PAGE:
There are many important considerations that you can’t overlook when building a house, including keeping cool in the summer and warm in the winter. The South East Queensland summer presents many challenges when it comes to keeping cool at home. And for some Queenslanders, air conditioning is simply not an affordable option – especially with soaring electricity prices.
So, here are some helpful tips for keeping your home cool in the summer heat. As you can see from the list below, there are still lots of ways to protect your home from the heat, without blowing your budget.
1. Insulate your home
Did you know that most heat in your home is transferred through the roof? Roof and wall insulation are a must to keep your house cool. Insulation acts as a barrier, so the heat doesn’t transfer to your home’s interior. It also pays to choose a light coloured roof that will reflect the heat, rather than absorb it. Have you ever gone out in the sun wearing black and felt like you were melting? Or thought about why solar panels are black? It’s because black objects absorb heat. A lighter coloured roof means a cooler home.
2. Shade your walls and windows
An important aspect of any single or double-storey home design, eaves and awnings provide valuable shade for walls and windows in summer. Awnings are also an effective way to keep the sun off glass windows and doors, especially when you consider that a window being hit by full sun can give off as much heat as a small radiator! With that in mind, it’s also important to consider house orientation, which is the positioning of your home in relation to seasonal variations in sun and wind. Effective house orientation combined with shaded walls and windows helps to make indoor areas more comfortable and reduces the need for air conditioning in summer.
3. Keep your blinds closed
Up to 30% of heat actually comes through your windows. By installing awnings, curtains and blinds, you can save power and reduce the temperature considerably. Closing the blinds and curtains prevents your home from becoming a greenhouse, especially if your home faces west. You may also like to consider blackout curtains or blinds which block the sunlight and naturally insulate the room, reducing heat by up to one third. Simply closing your blinds from late morning until early evening can keep your home a few degrees cooler. And every little bit helps!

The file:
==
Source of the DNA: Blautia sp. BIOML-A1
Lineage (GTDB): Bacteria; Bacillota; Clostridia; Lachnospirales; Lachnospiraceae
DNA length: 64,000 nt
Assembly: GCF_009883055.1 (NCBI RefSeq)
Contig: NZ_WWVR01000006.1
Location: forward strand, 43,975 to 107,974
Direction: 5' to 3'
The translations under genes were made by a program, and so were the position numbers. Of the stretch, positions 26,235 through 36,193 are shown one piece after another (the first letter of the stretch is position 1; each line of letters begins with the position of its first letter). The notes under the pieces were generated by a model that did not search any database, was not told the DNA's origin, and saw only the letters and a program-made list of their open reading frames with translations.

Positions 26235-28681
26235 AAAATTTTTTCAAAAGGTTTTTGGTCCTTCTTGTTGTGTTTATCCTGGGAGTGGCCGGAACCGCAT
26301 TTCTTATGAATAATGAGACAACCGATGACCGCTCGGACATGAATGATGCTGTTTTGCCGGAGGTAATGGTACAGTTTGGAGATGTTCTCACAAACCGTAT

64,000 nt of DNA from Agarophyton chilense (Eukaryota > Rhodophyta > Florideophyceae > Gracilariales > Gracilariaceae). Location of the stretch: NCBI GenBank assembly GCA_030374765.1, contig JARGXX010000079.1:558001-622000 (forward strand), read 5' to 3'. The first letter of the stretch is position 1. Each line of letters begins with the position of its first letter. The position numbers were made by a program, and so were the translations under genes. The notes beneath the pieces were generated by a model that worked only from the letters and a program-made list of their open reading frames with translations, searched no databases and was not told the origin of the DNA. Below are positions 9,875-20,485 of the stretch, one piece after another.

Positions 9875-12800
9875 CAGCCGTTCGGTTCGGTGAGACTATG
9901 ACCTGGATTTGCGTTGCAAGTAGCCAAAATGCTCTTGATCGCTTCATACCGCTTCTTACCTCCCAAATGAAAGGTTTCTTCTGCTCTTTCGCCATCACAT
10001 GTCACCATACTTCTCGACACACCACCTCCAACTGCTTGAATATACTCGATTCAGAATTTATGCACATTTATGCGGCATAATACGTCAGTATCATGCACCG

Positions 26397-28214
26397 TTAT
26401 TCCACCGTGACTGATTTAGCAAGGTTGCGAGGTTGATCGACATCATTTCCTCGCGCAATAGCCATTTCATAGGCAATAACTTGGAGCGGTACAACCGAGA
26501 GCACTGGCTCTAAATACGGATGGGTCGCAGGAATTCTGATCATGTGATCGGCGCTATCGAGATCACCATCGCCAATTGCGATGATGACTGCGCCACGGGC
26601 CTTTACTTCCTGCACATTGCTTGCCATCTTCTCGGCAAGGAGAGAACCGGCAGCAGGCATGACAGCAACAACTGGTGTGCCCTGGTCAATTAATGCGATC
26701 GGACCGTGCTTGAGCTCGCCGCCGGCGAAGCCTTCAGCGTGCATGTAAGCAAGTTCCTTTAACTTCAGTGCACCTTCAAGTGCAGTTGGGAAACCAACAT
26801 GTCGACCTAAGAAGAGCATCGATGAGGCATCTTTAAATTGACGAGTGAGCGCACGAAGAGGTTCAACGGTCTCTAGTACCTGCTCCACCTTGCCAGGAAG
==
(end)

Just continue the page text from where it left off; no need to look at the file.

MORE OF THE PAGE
4. Shut your doors
Close off rooms that aren’t being used, and focus on cooling the rooms that you are using. Targeting a smaller area with fans and air conditioning uses a lot less energy than cooling your whole home.
5. Vent hot air
Remember to turn on your kitchen rangehood and bathroom exhaust fans to get rid of hot, humid air. They will suck out the hot air that rises after you cook or take a shower, helping to reduce the temperature inside your home.
6. Cook outdoors
There’s no doubt that using your oven or stove in summer will make your house much hotter. Try to plan your meals, so you don’t need to use the oven during the day. If your new home features a generous alfresco space, it’s easy and enjoyable to cook outdoors on the barbecue. And when cooking indoors, use the microwave or a slow cooker, as these tend to produce less heat than the oven. If you have to use the oven, try to cook before noon or later on when the heat of the day has gone.
7. Avoid using heat-producing appliances
Try to minimise the use of household appliances on hot days, as many of them produce heat as they operate. Washing machines, clothes dryers and dishwashers should be used at night, when it’s cooler. Electricity tariffs are often cheaper at night too!
8. Plant your own shade
Plants can provide much needed shade for your home – while installing garden beds instead of paving reduces reflected sunlight. Planting large trees to the west will help block the harsh afternoon sun. Of course, this takes time and a little bit of planning, but will eventually provide much needed shade. A mature tree can block over 70% of heat entering your home. Plants can also cool breezes, as they pass through their foliage.
9. Clean your air conditioner’s filters
The simplest way to keep your air conditioning in top working order is to regularly clean the filter. Designed to trap dirt, dust and other airborne particles, clean filters ensure a constant airflow. Remember, you should clean your filter at least once a year. Unchanged filters often get clogged with debris reducing airflow to a minimum, and causing your air conditioning to run less efficiently.
10. Use natural light and efficient lighting
When you choose a home design that maximises natural light and correctly positions your new home on your block, it’s easy to take advantage of daylight to naturally illuminate interior spaces. Also, use energy- efficient light bulbs, such as LEDs, in high-use areas and consider using lighter colours inside your home. Light colours reflect more light and reduce your need for extra task lighting – thus generating less heat.
Ask about Hallmark Homes’ cool home designs.
Hallmark’s flexible, extensive selection of open plan home designs encourage natural airflow throughout, making it easier to keep your new home cool in summer. We also offer an extensive selection of energy-efficient cooling options, including ceiling fans and air conditioning, that will help to keep you cool throughout summer without breaking the bank.
If you’re thinking of building a new home in South East Queensland, the team at Hallmark Homes is ready to help. Come and check out the design and build quality for yourself at one of our display centres across Brisbane and surrounds in popular locations like North Lakes, Springfield Rise, Greenbank and Burpengary East. If you have any questions about our home designs, including our new Luma Range, or our latest house and land packages, please contact Hallmark Homes today.